I spent this weekend at the National Fibromyalgia Conference at Chichester, where I was one of the guest speakers.
The focus of my talk was on sleep. People with fibromyalgia often suffer with very poor sleep quality. Furthermore, chronic sleep deprivation causes all of the symptoms of fibromyalgia, so it is not clear which comes first, the sleep problems causing the generalised pain and fatigue, or the other way round.
However, you don’t need to have fibromyalgia to benefit from improvements in sleep quality. What I am going to lay out here is the central importance of good sleep in health:
Along with diet, sleep quality is perhaps the most significant health factor within your control. Overlook it at your peril!
Sleep, Stress and Health
Sleep is more important to health than many people realise, yet it remains a scientific mystery.
Whilst it is not clear why organisms need sleep, it is certain that a lack of sleep is detrimental to health. Its importance is underscored by the fact that it is a highly conserved evolutionary trait: virtually all organisms either sleep or cycle between more then less active phases. Even some bacteria have internal clocks [ref] and diurnal activity.
The image above illustrates the broad variety of effects caused by sleep deprivation. It is sobering to realise just how many organ systems inadequate sleep can disrupt.
‘Sleep deprivation’ may sound extreme and suggest the negative effects only apply if you miss a whole night’s sleep, or are regularly awake most of the night. However, even small reductions in sleep can be significant.
A study in 2004 involving 25 healthy young subjects, restricted sleep to six hours per night for 1 week. All subjects felt sleepy in the daytime, performed worse on psychomotor tests, and had raised inflammatory marker IL-6. In addition males had raised TNF, (another inflammation marker) and cortisol was disrupted too (more so in males) which is a cardinal sign of inflammatory processes at work and a key stress hormone.
Disrupted sleep affects the endocrine system, leading to raised stress hormones. For example, shift workers, whose natural sleep patterns are disrupted by their work pattern, have changes in melatonin, cortisol, ghrelin, and leptin, and are at increased risk of insulin resistance, diabetes and obesity [ref]. The reverse is also true: increased stress levels results in poor sleep – a vicious cycle that can be hard to break.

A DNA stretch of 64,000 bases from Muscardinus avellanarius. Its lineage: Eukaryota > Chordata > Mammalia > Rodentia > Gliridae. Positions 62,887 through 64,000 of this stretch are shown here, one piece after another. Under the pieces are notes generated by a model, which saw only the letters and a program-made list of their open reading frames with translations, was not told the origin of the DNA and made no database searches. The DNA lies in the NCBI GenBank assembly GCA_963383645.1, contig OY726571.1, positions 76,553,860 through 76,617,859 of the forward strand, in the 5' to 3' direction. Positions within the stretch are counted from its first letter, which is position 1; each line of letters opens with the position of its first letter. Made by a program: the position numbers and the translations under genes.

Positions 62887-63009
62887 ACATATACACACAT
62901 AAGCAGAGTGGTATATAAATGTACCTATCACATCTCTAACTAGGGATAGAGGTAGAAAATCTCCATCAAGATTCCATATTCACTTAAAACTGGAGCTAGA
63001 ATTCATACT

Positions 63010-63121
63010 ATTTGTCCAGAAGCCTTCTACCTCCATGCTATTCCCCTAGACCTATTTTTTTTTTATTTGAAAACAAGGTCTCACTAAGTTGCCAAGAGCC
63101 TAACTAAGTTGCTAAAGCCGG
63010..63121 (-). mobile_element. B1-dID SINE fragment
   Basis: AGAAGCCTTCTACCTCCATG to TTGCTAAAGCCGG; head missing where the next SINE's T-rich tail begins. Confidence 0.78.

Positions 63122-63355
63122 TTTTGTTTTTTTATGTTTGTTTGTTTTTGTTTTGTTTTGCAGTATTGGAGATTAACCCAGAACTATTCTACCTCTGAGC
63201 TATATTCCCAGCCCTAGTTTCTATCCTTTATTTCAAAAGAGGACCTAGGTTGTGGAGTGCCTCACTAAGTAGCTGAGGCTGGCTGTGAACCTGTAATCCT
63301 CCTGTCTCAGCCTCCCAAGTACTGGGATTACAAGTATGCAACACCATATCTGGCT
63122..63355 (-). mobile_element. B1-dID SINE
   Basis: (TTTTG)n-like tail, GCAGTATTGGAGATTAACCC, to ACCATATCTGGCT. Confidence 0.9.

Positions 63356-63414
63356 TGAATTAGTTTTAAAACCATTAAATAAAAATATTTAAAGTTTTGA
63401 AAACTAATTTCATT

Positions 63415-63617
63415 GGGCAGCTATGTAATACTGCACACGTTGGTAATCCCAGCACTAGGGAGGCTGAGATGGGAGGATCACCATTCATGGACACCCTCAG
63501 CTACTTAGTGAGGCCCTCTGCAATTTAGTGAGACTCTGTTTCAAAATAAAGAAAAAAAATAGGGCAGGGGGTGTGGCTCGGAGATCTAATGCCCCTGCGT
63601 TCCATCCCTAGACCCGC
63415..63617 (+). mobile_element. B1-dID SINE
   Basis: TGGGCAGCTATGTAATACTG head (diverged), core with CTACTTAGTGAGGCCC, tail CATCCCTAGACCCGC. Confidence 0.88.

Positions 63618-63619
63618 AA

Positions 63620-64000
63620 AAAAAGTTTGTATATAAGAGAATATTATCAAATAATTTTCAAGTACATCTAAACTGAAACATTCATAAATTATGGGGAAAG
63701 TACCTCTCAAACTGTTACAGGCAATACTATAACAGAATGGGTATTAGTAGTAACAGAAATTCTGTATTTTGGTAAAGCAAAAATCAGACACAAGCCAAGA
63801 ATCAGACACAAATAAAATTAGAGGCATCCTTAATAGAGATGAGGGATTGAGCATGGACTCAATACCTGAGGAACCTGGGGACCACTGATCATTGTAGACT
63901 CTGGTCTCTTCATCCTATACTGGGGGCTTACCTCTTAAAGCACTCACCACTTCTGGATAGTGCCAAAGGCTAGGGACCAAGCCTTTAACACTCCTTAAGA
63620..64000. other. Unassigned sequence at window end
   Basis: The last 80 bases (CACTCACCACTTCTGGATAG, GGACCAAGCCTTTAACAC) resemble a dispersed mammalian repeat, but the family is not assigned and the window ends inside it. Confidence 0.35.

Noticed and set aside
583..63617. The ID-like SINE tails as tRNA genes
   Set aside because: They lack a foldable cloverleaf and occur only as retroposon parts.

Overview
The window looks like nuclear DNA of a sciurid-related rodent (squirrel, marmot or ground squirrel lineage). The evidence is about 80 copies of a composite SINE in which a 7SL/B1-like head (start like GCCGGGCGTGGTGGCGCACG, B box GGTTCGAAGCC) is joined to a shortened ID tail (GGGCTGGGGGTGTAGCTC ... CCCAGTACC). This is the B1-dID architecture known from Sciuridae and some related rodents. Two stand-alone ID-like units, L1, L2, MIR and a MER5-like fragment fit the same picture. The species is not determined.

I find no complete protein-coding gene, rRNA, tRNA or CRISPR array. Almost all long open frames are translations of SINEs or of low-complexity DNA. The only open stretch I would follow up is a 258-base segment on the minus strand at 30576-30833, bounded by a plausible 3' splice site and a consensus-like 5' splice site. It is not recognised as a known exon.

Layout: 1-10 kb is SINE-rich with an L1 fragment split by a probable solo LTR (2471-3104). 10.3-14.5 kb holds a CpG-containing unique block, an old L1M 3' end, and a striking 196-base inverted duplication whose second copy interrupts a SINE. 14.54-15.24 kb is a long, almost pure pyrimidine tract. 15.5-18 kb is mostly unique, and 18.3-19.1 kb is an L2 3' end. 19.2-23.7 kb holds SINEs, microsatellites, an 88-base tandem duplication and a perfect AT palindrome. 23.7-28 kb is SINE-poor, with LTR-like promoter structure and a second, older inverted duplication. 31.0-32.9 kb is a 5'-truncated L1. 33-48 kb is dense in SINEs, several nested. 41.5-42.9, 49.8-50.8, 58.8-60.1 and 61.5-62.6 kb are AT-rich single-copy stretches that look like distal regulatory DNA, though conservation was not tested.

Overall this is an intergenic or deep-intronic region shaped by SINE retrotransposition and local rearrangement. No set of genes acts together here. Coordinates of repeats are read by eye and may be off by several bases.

Sleep deprivation can affect appetite and meal regularity. In fact, disturbed sleep alone can result in an additional daily energy intake of around 350–500 kcal primarily derived from snacks [ref] Hence predisposition to weight gain.
There is evidence that sleep clears away neurotoxic waste products from the brain which accumulate during the day. [ref]
Knowing all this it seems crazy that we voluntarily mess with our sleep patterns, so next time you are thinking about burning the midnight oil or staying out partying it is worth remembering:
“humans are the only creature to voluntarily change their period of activity to nonhabitual times, forcing misalignment between activity phases and biological rhythms.” [ref]
Improving your sleep habits
Good sleep hygiene includes keeping regular meal and bed times, and sleeping in a dark, cool and quiet room. A relaxing evening bath, avoidance of computer screens and 60bpm music can help sleep.
Before resorting to any medication – including herbal varieties – it is always worth working on improving your sleep habits.
Diurnal rhythms are generated by an internal biological clock that is synchronized to the 24-h day by environmental cues, primarily the light:dark cycle.
Getting back to your body-clock’s natural rhythm should be a first step to improved sleep.
- Avoid screens late at night – the blue light from mobile and computer screens is associated with the daytime ‘wake’ signal. Use software such as flux to make your screen redden after dark. Red light in the evening (think sunsets and open fires) helps the body clock register approaching sleep. Oh, and no TVs in the bedroom!
- 60 bps music – listening to music with a rhythm close to 60 beats per minute near bedtime helps get your brain into sleep mode. To get a taste try Albatross by Fleetwood Mac then google 60bpm music and build a playlist you like.